Plan Sponsor Resources
Plan Sponsors are expected to operate in a highly regulated and complex fiduciary environment. To aid our plan sponsors to stay informed, we provide the following “on demand” video resources on a variety of important topics as it relates to a corporate retirement plan.
Regulation 404(a) Requires Plan Sponsors to Disclose Fee Information to Participants and Their Beneficiaries
The Department of Labor released a final rule - 404(a), designed for employees to more fully understand the fees charged to manage and invest the money they contribute to their retirement plans. However, many employees are not ready or equipped to manage their retirement funds.
Understanding Why You Are Being Audited Is Your First Defense
There are four main reasons you can be targeted for an audit of your plan: complaints, referrals, form 5500 and the National Enforcement Project. An audit can be intimidating, but can go smoothly if you and your team have prepared for it.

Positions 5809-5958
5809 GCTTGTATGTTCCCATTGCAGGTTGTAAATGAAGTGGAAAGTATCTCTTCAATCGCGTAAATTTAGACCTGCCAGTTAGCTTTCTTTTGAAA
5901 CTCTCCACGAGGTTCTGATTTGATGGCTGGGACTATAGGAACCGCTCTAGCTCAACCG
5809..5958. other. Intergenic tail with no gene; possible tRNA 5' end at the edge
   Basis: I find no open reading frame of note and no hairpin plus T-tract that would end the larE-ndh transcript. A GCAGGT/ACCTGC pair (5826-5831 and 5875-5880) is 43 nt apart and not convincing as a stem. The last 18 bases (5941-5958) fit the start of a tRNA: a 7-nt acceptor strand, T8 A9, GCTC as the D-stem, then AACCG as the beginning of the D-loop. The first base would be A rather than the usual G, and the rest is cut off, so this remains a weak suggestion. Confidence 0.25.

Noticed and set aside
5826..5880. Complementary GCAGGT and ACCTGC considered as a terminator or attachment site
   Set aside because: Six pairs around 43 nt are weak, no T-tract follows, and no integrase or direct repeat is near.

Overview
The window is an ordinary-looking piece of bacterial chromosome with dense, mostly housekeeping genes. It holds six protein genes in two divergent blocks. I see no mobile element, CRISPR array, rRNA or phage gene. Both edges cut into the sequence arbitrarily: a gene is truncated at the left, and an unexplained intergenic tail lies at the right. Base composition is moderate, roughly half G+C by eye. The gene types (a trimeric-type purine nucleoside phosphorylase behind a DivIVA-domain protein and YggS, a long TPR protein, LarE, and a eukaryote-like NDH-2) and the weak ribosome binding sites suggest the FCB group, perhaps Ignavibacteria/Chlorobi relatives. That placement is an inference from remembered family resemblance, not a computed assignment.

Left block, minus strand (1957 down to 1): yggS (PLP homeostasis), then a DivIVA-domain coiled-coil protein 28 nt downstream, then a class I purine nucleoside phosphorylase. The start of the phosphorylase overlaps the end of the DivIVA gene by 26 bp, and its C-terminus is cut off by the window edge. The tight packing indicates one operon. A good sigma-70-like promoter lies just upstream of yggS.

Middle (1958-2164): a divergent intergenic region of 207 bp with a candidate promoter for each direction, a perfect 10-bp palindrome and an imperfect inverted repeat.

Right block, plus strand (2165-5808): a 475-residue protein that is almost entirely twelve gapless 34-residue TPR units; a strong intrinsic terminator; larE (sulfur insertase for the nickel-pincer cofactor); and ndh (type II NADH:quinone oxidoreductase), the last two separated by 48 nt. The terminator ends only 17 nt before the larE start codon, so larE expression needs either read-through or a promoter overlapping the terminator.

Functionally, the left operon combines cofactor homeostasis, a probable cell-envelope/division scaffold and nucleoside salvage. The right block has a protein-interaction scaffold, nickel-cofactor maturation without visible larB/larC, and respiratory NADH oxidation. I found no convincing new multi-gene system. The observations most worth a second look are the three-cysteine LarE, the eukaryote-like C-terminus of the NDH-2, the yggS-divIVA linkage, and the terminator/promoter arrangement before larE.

Compliance Issues Caused By 401(k) Providers
If your 401(k) plan has certain investment requirements mandated by or uses investments managed by your retirement plan service provider, it might be an indication of potential conflicts of interest.
Higher DC Plan Engagement May Mean Lower Personnel Costs
As a business leader you know you must constantly invest in your employees. Training, coaching and promoting go a long way to improving employee retention and reducing the costs associated with turnover. You may also benefit when employees can retire on time.
Improve Your Plan's Success Potential By Helping Employees Envision and Pursue a Financially Stable Retirement
There are several steps you can take to help ensure that your qualified retirement plan is helping your employees prepare for a financially stable retirement.
Regulation 404(a) Requires Fee Transparency and Comprehensible Disclosures to Plan Participants
The U.S. Department of Labor released a final rule intended to assist employees to manage and invest the money they contribute to their retirement plans. Did you know? 404(a), requires plan administrators to furnish accurate information to all plan employees and their beneficiaries.
The Impact of Regulation 408(b)(2) on Plan Fiduciaries is Significant